Arrested Development: Classic!

I cannot tell you how much I adore this photo.  There MUST be fanfic.

Happy National Hobbit Day!

I have been reliably informed by hallmark that today is National Hobbit Day!  Therefore, I did my humble best to pay tribute to this momentous work (as well as attempting to act more Hobbitably).

 

Bilbo Baggins meets Thorin at his home of Bagend:

 

Bilbo’s Trolls:

 

The goblin king stands over his hoarde:

 

Riddles in the Dark:

 

Invisible!Bilbo sneaks inside Lonely Mountain:

 

Smaug emerges from Lonely Mountain:

 

(Special guest appearances by Silast as Smaug and Rattafin as Invisible!Bilbo.)

 

 

 

Horse, Flower, Bird

Horse, Flower, Bird

By: Kate Bernheimer

(http://www.katebernheimer.com/)

Coffee House Press 2010

A fairy tale anthology review

Horse, Flower, Bird contains eight original fairy tales for adults by Kate Bernheimer.  Through birds, dolls, flowers, and even Star Wars, Bernheimer discusses humanity in artful curves and colors.  These tales are like the hilt of a knife-hidden behind brightness and intent, but revealed when the deed is done.  They connect the danger of the future with motivations from the past and give the present a thrill.  Above all, they show the hidden edges and fickleness of the things we hold onto.  No matter what is lost-imaginary friends, caretakers, or poems, they leave a story for our minds to cling to, to keep up with who we are in life’s shifting sands.  Like older fairy tales, Bernheimer’s illustrate the importance of these tales we live, with all their beauty and perils.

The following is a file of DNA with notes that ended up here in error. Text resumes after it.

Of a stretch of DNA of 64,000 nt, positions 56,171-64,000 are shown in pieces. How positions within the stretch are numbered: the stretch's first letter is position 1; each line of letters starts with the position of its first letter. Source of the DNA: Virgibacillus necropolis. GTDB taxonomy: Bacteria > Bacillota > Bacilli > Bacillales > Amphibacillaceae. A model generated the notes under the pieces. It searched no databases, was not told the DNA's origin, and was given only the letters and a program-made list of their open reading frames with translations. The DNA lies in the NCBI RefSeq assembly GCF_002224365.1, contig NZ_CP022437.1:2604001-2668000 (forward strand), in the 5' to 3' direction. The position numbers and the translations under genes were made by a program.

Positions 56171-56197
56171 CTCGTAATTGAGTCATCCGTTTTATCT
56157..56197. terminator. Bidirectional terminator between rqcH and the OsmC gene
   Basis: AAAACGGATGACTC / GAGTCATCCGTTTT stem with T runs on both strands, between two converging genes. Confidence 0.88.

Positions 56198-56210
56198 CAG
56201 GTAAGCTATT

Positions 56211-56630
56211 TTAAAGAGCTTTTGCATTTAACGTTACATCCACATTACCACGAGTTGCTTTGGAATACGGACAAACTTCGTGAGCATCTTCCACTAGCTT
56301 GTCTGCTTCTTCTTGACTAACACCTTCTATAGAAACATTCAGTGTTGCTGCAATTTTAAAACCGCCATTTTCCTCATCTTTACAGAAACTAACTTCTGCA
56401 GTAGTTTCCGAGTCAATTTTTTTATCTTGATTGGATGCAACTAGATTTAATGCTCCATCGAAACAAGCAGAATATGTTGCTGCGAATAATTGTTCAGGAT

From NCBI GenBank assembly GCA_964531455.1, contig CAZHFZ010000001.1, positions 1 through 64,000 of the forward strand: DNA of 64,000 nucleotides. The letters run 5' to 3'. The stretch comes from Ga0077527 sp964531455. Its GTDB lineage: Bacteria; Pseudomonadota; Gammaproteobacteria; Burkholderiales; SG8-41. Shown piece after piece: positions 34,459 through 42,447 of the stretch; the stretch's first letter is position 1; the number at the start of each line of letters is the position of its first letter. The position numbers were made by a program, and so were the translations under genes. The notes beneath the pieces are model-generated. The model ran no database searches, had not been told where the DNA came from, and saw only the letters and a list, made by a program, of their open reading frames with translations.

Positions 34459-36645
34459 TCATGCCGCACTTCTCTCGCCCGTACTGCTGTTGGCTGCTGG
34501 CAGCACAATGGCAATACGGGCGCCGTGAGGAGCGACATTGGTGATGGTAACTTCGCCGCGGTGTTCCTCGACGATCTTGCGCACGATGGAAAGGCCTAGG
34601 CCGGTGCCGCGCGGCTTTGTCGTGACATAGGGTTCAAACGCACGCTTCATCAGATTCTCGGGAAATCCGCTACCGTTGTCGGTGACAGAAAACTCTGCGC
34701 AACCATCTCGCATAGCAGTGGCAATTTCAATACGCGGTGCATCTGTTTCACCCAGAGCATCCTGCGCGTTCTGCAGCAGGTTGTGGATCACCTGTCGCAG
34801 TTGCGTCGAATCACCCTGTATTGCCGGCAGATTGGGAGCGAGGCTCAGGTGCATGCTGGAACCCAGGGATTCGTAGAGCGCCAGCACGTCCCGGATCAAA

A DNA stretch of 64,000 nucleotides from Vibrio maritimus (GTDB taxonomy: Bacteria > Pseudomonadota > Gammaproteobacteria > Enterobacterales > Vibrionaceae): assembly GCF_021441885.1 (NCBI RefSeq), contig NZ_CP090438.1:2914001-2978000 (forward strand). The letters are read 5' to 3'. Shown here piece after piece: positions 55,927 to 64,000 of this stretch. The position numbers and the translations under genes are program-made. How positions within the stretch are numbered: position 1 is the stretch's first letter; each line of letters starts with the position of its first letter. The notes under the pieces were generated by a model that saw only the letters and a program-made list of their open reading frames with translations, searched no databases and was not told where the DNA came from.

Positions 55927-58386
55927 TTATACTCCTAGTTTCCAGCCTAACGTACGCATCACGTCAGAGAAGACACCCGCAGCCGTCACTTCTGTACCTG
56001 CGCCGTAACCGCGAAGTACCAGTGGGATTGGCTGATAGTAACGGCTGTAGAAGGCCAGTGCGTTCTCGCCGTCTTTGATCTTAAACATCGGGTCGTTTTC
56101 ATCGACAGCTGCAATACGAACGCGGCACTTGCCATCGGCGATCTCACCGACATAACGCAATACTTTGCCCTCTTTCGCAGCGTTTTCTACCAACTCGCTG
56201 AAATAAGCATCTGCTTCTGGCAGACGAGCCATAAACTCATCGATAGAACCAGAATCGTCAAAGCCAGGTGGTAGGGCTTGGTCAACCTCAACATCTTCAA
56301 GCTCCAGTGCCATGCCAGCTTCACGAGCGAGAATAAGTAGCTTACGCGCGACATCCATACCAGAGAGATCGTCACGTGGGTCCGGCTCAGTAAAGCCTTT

Horse, Flower, Bird speaks of people as if there is no normal and of ordinary things as if all their meanings are true.  Two sisters playing a game can be as poignant as a woman in a cage.  A secret petting zoo can show human depths as deftly as a woman melding her mind to a room in the woods.  This book is short, the tales eager to be read and easy to come back to.  Like all true fairy tales, these can haunt, soothe, or invite cogitation.  When you feel up for a mysterious journey, this is a good book to turn to and a good work to return to.  I highly recommend it for lovers of older, darker fairy tales.

The Rumpelstiltskin Problem

The Rumpelstiltskin Problem

By: Vivian Vande Velde

(http://www.vivianvandevelde.com/)

Scholastic Inc. 2001

A fairy tale anthology review

Vivian Vande Velde’s The Rumpelstiltskin Problem contains six stories that grapple with spinning straw into gold.  More amusingly, this book struggles to understand the characters who appear in the familiar story.  What motivates Rumpelstiltskin?  How did the idea of spinning straw into gold start?  What kind of people decide to marry someone they’ve known over threats for three days or offer up their child for some deal concerning gold?  There are many answers in The Rumpelstiltskin Problem, all filled with quirks and charm.

 

The stories in The Rumpelstiltskin Problem twist and turn the story’s characters into many actors: cruel kings and kind ones, stupid girls and clever ones, generous spinners and hungry ones.  Whatever person you’re a fan of, this collection has a tale where they are wonderful.  Whoever you dislike, there’s a story to mock their distastefulness.  The consistent features are something to laugh at, someone to like, and playful writing that nudges you along like a hayride: the setting is familiar, the new bumps are fun, and it’s part of a world somewhat different from your own.  Besides, as well as all that straw, each of Vivian Vande Velde’s versions provides a little bit of gold.  It’s just hiding in different places.  The Rumpelstiltskin Problem is a very swift ride that will please.  After my trip I recommend it.